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Idiopathic Basal Ganglia Calcifications and Parkinson's Disease

  • Xiaopeng Guo
    Affiliations
    Department of Neurosurgery, Peking Union Medical College Hospital, Chinese Academy of Medical Sciences and Peking Union Medical College, Dongcheng District, Beijing, China
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  • Honglin Hao
    Affiliations
    Department of Neurology, Peking Union Medical College Hospital, Chinese Academy of Medical Sciences and Peking Union Medical College, Dongcheng District, Beijing, China
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  • Hao Xing
    Affiliations
    Department of Neurosurgery, Peking Union Medical College Hospital, Chinese Academy of Medical Sciences and Peking Union Medical College, Dongcheng District, Beijing, China
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  • Yi Guo
    Correspondence
    Requests for reprints should be addressed to Yi Guo, Department of Neurosurgery, Peking Union Medical College Hospital, Chinese Academy of Medical Sciences and Peking Union Medical College, 1 Shuaifuyuan, Dongcheng District, Beijing, 100730, China.
    Affiliations
    Department of Neurosurgery, Peking Union Medical College Hospital, Chinese Academy of Medical Sciences and Peking Union Medical College, Dongcheng District, Beijing, China
    Search for articles by this author
      To the Editor:
      A 57-year-old man presented to the Neurology Clinic with a 6-year history of progressive bilateral static tremor, bradykinesia, and gait initiation difficulty. His non-motor manifestations included constipation and pollakiuria. Initial levodopa test revealed excellent responsiveness, with Unified Parkinson's Disease Rating Scale scores improving from 57 to 14 points (75%). No signs of atrophy in the cerebrum, cerebellum, or brain stem were found on the magnetic resonance imaging. Parkinson's disease was clinically diagnosed. Computerized tomography of the head showed bilateral, symmetric, dense calcifications in the basal ganglia and cerebellum (FigureA). His serum calcium level was normal, and he had normal parathyroid functions. Whole exome sequencing was then performed, and a heterozygous variant in the SLC20A2 gene, c.1784C>T (p.Thr595Met), was suspected as the disease-causing gene mutation. Therefore, the combination of bilateral brain calcifications, normal phosphate-calcium metabolic function, and SLC20A2 gene mutation contributed to the final diagnosis of idiopathic basal ganglia calcifications (iBGC), or Fahr's disease.
      Figure
      Figure(A) Bilateral, symmetric, dense calcifications located in the basal ganglia and cerebellum (not shown) in a patient presenting with Parkinson disease, and (B) successful deep brain stimulation surgery with electrodes targeting the bilateral subthalamic nucleus.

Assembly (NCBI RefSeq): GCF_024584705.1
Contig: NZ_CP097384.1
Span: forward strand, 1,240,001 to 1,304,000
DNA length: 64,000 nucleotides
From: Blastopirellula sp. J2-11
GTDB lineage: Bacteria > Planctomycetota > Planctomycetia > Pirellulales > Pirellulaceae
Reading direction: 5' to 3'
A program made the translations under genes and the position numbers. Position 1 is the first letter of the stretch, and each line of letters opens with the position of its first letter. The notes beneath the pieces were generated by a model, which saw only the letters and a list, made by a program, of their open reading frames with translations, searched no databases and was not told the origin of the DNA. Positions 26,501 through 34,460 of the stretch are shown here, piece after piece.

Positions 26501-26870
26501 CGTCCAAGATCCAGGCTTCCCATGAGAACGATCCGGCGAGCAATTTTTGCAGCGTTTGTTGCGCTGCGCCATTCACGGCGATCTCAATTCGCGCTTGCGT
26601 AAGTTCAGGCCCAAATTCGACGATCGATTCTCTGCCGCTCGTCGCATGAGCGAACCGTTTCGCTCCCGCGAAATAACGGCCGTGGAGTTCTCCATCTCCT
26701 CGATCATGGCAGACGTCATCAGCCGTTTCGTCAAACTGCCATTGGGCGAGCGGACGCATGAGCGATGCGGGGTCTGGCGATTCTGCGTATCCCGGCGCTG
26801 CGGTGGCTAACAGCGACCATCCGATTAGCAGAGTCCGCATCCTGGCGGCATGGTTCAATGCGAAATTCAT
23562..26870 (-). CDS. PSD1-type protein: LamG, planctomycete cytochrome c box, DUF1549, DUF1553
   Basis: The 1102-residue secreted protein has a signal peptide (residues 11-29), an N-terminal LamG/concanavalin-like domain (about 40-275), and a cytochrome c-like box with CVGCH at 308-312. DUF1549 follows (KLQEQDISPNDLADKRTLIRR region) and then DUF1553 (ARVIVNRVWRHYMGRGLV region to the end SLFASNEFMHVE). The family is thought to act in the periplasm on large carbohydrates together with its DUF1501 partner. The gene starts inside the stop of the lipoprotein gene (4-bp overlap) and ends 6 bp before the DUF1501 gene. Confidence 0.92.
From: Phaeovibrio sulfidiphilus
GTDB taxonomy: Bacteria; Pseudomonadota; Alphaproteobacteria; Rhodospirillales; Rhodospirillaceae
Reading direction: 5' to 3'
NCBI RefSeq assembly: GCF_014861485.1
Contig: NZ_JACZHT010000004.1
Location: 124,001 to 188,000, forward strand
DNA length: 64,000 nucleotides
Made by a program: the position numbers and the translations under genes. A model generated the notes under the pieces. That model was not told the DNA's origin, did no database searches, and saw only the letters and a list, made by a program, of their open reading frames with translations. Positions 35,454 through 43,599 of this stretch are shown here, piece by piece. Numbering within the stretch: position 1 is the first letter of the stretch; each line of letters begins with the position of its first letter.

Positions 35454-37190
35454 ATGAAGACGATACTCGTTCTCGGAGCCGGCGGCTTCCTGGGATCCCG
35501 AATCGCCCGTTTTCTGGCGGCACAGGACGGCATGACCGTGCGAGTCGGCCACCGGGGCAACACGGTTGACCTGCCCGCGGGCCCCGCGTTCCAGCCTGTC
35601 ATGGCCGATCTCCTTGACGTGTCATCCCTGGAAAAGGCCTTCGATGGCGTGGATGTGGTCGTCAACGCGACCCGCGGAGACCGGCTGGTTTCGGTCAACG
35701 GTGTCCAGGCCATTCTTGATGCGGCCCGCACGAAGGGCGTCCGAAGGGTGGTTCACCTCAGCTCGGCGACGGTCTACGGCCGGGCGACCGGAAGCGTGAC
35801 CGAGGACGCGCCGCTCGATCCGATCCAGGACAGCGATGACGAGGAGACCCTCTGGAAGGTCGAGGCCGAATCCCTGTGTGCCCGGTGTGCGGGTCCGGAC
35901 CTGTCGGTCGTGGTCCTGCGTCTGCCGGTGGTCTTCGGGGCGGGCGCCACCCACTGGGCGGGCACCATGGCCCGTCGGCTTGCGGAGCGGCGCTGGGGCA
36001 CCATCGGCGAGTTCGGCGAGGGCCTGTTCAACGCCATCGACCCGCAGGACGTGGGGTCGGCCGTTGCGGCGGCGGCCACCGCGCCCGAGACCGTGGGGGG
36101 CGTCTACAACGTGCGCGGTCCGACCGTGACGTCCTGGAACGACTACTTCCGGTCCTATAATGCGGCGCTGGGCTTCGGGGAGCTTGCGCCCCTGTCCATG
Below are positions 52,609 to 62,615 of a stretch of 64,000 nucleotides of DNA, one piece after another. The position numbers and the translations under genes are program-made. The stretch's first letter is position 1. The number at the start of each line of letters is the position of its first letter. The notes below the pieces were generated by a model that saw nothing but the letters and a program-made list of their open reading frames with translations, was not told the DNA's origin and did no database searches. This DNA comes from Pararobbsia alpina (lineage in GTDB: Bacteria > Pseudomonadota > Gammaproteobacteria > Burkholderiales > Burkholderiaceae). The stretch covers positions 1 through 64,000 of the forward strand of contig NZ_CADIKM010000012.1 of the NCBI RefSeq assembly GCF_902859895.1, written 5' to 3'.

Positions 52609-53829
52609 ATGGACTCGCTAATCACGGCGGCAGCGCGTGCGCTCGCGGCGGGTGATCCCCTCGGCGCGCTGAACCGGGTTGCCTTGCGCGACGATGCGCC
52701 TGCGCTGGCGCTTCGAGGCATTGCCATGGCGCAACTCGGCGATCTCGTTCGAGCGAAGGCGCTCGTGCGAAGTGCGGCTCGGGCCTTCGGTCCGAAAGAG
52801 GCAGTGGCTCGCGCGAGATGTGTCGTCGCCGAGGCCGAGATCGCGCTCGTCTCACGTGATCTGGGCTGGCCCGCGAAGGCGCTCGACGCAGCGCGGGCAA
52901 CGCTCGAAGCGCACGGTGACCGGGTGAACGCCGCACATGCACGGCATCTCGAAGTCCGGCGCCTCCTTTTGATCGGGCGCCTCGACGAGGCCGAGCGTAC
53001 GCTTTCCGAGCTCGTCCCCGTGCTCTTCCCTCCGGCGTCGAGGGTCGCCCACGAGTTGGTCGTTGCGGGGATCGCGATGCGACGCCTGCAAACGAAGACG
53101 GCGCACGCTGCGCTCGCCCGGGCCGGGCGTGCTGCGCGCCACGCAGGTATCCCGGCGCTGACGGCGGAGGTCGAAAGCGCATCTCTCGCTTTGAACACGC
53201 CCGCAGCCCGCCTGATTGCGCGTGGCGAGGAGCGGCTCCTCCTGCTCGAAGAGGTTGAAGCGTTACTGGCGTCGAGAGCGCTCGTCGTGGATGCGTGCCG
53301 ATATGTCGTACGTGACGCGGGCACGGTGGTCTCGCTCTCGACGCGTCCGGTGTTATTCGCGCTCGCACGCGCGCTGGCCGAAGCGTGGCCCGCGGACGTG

Compared with secondary BGC that are caused mainly by endocrine abnormalities, cerebrum infections, or toxic exposures,
      • Donzuso G
      • Mostile G
      • Nicoletti A
      • Zappia M
      Basal ganglia calcifications (Fahr's syndrome): related conditions and clinical features.
      iBGC can be caused by gene mutations, with SCL20A2 gene mutations being the most commonly reported.
      • Nicolas G.
      • Pottier C.
      • Charbonnier C.
      • et al.
      Phenotypic spectrum of probable and genetically-confirmed idiopathic basal ganglia calcification.
      The SLC20A2 gene on chromosome 8 encodes a sodium-dependent phosphate transporter, protein PiT-2, which is highly active in the neurons in the brain. SLC20A2 gene mutations cause impaired transport of inorganic phosphate across the cells and the subsequent calcium phosphate deposition mostly in deep brain structures, such as basal ganglia and thalamus, leading to neuronal degeneration and gliosis and thus resulting in movement disorders. Parkinson's disease is one of the most common movement disorders in the course of iBGC.
      • Hsu SC
      • Sears RL
      • Lemos RR
      • et al.
      Mutations in SLC20A2 are a major cause of familial idiopathic basal ganglia calcification.
      However, iBGC can also present without any movement disorders.
      • Guo XX
      • Zou XH
      • Wang C
      • et al.
      Spectrum of SLC20A2, PDGFRB, PDGFB, and XPR1 mutations in a large cohort of patients with primary familial brain calcification.
      • Zhan FX
      • Tian WT
      • Zhang C
      • et al.
      Primary familial brain calcification presenting as paroxysmal kinesigenic dyskinesia: genetic and functional analyses.
      Deep brain stimulation (DBS) is a well-established surgical option for Parkinson's disease.
      • Kogan M
      • McGuire M
      • Riley J
      Deep brain stimulation for Parkinson disease.
      However, research on its application in alleviating iBGC-related movement disorders is still lacking. Because the patient developed severe on-off episodes and dyskinesias despite optimal medical treatment, he was recommended for and accepted DBS surgery. The intracranial electrodes targeting the bilateral subthalamic nucleus were successfully positioned with the help of the carefully-designed trajectory plans avoiding being influenced by the dense calcifications (Figure B). At follow-up, 8 weeks after surgery, his dyskinesias and on-off complications as well as the Unified Parkinson's Disease Rating Scale scores significantly improved. The frequency and dose of the dopaminergic medication were also reduced compared with the preoperative level.

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